Lewis-Kraus’ debut memoir is multilayered, deeply personal, intelligent, and often funny. On the surface is the impressive recounting of a young man’s global wanderings, complete with historical and cultural context. He seems to propel himself from city to city in a desperate and disorganized search for whatever place, person, or activity will ultimately sate his perpetual restlessness and “stave off regret for a future self.” Woven throughout this jaunty yet elegantly told travelogue are the story of his evolving relationship with his father, and his conflicted feelings regarding the choices his father made while navigating his own rocky path through life. He also has an insightful observation on what Voltaire meant by the words “damned always to become and never to be,” a phrase Lewis-Kraus borrows that perfectly illuminates the conundrum at the core of his tale, one faced by he and his father alike and by anyone else who has ever struggled with the implications of potential regret and the fear of having to someday wonder “what might have been.”
In medieval times, a pilgrimage gave the average Joe his only break from the daily grind. For Gideon Lewis-Kraus, it promises a different kind of escape. Determined to avoid the fear and self-sacrifice that kept his father, a gay rabbi, closeted until midlife, he has moved to anything-goes Berlin. But the surfeit of freedom there has begun to paralyze him, and when a friend extends a drunken invitation to join him on an ancient pilgrimage route across Spain, Lewis-Kraus packs his bag, grateful for the chance to wake each morning with a sense of direction.
Irreverent, moving, hilarious, and thought-provoking, A Sense of Direction is Lewis-Kraus’s dazzling riff on the perpetual war between discipline and desire, and its attendant casualties. Across three pilgrimages and many hundreds of miles, he completes an idiosyncratic odyssey to the heart of a family mystery and a human dilemma: How do we come to terms with what has been and what is—and find a way forward, with purpose?
About the Author
Gideon Lewis-Kraus has written for Harper's, The Believer, The New York Times Book Review, the Los Angeles Times Book Review, Wired, McSweeney's, Bookforum, GQ, Slate, and other publications. For the moment he lives in Brooklyn.
“Beautiful, often very funny… Lewis-Kraus weaves a story that is both searching and purposeful, one that forces the reader, like the pilgrim, to value the journey as much as the destination.” –The New Yorker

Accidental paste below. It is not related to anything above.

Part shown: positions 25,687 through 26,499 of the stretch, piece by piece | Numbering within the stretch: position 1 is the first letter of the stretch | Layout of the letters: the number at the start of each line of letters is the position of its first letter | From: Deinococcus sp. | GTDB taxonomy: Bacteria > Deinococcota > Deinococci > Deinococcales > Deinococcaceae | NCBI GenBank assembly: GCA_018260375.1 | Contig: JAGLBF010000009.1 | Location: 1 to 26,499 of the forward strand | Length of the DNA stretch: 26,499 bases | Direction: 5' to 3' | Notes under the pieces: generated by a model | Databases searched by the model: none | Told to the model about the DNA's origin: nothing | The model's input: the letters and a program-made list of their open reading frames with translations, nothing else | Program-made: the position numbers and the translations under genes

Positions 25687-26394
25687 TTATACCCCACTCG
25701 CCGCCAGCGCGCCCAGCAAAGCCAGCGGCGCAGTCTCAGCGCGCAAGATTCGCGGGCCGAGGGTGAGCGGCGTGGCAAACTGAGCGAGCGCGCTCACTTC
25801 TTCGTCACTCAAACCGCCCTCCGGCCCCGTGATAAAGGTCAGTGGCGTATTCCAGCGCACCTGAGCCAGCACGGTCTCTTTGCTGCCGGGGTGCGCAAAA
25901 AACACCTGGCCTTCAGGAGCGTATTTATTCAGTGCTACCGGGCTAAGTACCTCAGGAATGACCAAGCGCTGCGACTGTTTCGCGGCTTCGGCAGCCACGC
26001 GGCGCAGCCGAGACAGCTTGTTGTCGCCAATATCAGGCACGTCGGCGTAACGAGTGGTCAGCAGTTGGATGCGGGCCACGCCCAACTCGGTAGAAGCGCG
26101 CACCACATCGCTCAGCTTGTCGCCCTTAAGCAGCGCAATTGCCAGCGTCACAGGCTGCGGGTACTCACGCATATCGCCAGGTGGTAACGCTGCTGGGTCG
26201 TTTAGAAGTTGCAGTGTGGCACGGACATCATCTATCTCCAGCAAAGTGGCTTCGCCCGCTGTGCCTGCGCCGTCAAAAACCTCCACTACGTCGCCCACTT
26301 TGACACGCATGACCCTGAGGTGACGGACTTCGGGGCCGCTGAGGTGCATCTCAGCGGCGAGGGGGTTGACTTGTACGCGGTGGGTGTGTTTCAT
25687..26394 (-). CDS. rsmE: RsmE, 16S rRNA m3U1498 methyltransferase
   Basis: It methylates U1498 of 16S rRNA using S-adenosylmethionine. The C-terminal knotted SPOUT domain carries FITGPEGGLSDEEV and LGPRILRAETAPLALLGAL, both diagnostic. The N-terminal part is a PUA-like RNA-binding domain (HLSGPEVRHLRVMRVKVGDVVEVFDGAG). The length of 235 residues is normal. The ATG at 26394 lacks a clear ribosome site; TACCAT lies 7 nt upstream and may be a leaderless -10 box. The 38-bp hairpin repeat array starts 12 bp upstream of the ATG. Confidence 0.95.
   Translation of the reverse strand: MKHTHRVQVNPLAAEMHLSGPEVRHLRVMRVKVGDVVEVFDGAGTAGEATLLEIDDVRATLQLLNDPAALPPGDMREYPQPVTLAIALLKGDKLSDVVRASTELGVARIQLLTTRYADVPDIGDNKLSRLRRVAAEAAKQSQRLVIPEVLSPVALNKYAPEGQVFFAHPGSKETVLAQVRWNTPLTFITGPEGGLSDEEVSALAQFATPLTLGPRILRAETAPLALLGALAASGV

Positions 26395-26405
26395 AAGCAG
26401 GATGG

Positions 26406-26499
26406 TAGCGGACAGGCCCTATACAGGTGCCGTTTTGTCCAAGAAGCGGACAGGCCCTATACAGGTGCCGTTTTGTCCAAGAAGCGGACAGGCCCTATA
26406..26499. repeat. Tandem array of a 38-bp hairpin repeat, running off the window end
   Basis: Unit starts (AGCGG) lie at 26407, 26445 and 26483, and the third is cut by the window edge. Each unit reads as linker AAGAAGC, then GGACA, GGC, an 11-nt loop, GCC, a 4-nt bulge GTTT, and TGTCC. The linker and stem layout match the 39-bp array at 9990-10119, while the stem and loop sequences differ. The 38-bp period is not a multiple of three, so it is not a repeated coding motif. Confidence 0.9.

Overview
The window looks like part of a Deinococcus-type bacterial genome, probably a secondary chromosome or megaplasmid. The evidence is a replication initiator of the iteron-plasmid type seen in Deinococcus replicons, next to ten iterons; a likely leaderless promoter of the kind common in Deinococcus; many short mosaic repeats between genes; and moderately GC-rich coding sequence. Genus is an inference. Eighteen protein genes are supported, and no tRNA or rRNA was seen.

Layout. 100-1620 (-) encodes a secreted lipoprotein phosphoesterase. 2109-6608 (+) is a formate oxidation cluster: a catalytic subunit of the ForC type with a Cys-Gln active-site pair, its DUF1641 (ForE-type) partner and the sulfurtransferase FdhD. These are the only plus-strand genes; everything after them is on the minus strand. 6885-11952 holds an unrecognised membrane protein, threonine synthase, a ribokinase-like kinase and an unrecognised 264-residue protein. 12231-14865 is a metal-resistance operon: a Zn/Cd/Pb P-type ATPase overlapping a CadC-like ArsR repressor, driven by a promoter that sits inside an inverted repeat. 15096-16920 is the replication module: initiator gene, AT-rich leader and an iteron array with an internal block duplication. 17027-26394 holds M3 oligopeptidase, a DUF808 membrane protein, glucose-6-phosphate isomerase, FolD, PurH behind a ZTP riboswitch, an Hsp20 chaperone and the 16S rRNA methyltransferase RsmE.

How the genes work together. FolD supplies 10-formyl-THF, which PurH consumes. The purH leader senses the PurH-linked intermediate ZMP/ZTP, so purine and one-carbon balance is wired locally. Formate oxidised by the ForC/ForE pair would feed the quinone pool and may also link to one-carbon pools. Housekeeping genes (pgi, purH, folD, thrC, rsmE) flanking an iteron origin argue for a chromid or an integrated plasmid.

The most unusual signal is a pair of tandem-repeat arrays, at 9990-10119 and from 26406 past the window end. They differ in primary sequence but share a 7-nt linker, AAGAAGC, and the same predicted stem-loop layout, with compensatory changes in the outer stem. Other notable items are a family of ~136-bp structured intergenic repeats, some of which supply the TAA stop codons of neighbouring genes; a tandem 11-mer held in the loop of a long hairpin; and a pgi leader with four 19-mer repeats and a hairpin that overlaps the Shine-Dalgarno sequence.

“A long walk to self-discovery that speaks eloquently of our times.” –NPR.org
“Gideon Lewis-Kraus has written a very honest, very smart, very moving book about being young and rootless and even wayward. With great compassion and zeal he gets at the question: why search the world to solve the riddle of your own heart?" –Dave Eggers
“Here is one of the best and most brilliant young writers in America.” –GQ
"Charming and disarming… a wonderful exploration of the stories we tell ourselves." –T: The New York Times Style Magazine
“A witty, deeply felt memoir… an honest, incisive grappling with the brute fact… that we only have one life to live… sparkles with tight, nearly aphoristic observations." –The Boston Globe
“Nail[s] our collective anxiety—every sentence rings true… Lewis-Kraus is a master.” –Daily Beast
“Rightfully anticipated literary debut.” –Nylon
“A complicated meditation on what the physical act of pilgrimage can mean in modern society… [with] moments of brilliant philosophical insight.” –The Onion AV Club
“Lewis-Kraus does nothing if not dazzle on the sentence level. But his commentary isn't just pretty; it's deeply self-aware.” –The Cleveland Plain Dealer
“A young writer seeks a cure for his fecklessness by following roads very much taken in this scintillating travel memoir… Lewis-Kraus’s vivid descriptive powers and funny, shaggy-dog philosophizing [yield] an entertaining, thoughtful portrait of a slacker caught up in life’s quest for something.” –Publishers Weekly
“Physically, Lewis-Kraus’ feats are staggering, but more so is how fully and fluidly he recounts them, alongside meditation on his own youthful anxieties and a well-synthesized history of the act of pilgrimage.” –Booklist
“If David Foster Wallace had written Eat, Pray, Love, it might have come close to approximating the adventures of Gideon Lewis-Kraus. A Sense of Direction is the digressively brilliant and seriously hilarious account of a fellow neurotic's wanderings, and his hard-won lessons in happiness, forgiveness, and international pilgrim fashion.” –Gary Shteyngart
“This is a brilliant meditation on what the spiritual and fraternal and paternal and communal might mean to a person right now, fueled as it is by the funny, thorny, dreamy, generous, cranky, rigorous, truth-seeking voice of Gideon Lewis-Kraus. For the sake of whatever force or idea or feeling sustains you, make a pilgrimage to your nearest bookstore and buy the goddamn book.” –Sam Lipsyte